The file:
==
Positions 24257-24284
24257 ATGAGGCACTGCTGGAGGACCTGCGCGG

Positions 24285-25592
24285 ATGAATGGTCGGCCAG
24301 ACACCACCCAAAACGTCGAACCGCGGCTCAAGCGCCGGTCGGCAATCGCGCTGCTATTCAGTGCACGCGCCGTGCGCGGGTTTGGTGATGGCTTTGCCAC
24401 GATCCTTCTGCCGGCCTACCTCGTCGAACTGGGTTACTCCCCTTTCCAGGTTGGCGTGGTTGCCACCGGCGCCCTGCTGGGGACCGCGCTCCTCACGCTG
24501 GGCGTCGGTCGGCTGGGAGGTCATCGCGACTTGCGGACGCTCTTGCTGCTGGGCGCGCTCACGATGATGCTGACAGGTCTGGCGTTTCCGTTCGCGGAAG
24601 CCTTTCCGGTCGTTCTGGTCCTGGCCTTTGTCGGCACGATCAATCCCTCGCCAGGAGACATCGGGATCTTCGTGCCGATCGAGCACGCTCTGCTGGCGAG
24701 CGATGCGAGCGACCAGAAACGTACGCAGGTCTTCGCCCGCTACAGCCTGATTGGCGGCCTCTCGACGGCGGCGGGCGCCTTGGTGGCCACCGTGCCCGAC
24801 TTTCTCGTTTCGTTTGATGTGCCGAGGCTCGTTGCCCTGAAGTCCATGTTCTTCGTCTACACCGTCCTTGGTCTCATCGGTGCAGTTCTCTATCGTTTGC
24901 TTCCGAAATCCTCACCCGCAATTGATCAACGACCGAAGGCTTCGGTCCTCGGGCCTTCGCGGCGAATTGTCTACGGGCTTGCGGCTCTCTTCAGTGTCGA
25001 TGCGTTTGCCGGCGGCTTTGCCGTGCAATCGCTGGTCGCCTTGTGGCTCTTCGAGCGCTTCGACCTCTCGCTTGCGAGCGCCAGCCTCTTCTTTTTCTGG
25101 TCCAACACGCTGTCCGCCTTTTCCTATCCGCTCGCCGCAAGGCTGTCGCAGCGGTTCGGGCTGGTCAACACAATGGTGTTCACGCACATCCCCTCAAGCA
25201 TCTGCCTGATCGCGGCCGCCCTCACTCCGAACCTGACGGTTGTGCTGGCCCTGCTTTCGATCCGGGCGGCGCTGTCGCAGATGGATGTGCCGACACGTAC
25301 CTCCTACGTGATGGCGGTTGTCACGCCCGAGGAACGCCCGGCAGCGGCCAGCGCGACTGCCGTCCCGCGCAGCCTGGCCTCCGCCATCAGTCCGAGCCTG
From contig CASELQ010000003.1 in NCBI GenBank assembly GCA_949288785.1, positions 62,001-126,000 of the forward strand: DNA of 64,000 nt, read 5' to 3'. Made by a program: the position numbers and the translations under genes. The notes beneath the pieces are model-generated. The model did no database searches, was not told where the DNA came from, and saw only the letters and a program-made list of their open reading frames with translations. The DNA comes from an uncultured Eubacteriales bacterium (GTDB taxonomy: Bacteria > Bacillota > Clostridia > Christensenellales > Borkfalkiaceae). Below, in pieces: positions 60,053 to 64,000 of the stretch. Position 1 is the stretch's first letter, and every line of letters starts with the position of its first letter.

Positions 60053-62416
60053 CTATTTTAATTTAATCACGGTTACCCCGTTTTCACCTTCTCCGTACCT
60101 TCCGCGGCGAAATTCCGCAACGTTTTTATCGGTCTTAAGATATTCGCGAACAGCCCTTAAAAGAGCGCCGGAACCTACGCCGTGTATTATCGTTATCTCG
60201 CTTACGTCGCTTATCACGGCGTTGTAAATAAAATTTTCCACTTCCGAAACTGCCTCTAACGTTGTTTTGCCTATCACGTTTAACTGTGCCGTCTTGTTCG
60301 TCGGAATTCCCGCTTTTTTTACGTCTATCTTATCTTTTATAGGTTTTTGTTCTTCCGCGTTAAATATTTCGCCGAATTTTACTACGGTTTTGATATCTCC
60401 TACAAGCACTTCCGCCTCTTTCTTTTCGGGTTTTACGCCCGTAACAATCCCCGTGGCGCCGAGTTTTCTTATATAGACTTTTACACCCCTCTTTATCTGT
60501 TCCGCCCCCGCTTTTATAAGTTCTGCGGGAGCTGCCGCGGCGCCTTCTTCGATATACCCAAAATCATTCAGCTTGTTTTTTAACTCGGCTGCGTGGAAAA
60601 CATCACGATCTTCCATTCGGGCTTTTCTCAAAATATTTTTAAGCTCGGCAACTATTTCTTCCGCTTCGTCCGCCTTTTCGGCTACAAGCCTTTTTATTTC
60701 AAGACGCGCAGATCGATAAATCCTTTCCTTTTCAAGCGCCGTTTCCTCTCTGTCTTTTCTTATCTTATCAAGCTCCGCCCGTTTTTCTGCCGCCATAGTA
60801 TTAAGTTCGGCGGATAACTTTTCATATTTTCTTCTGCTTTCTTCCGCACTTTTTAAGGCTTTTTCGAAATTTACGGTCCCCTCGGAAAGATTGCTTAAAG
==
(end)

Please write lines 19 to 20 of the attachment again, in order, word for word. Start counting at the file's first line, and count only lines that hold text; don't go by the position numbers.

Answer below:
60101 TCCGCGGCGAAATTCCGCAACGTTTTTATCGGTCTTAAGATATTCGCGAACAGCCCTTAAAAGAGCGCCGGAACCTACGCCGTGTATTATCGTTATCTCG
60201 CTTACGTCGCTTATCACGGCGTTGTAAATAAAATTTTCCACTTCCGAAACTGCCTCTAACGTTGTTTTGCCTATCACGTTTAACTGTGCCGTCTTGTTCG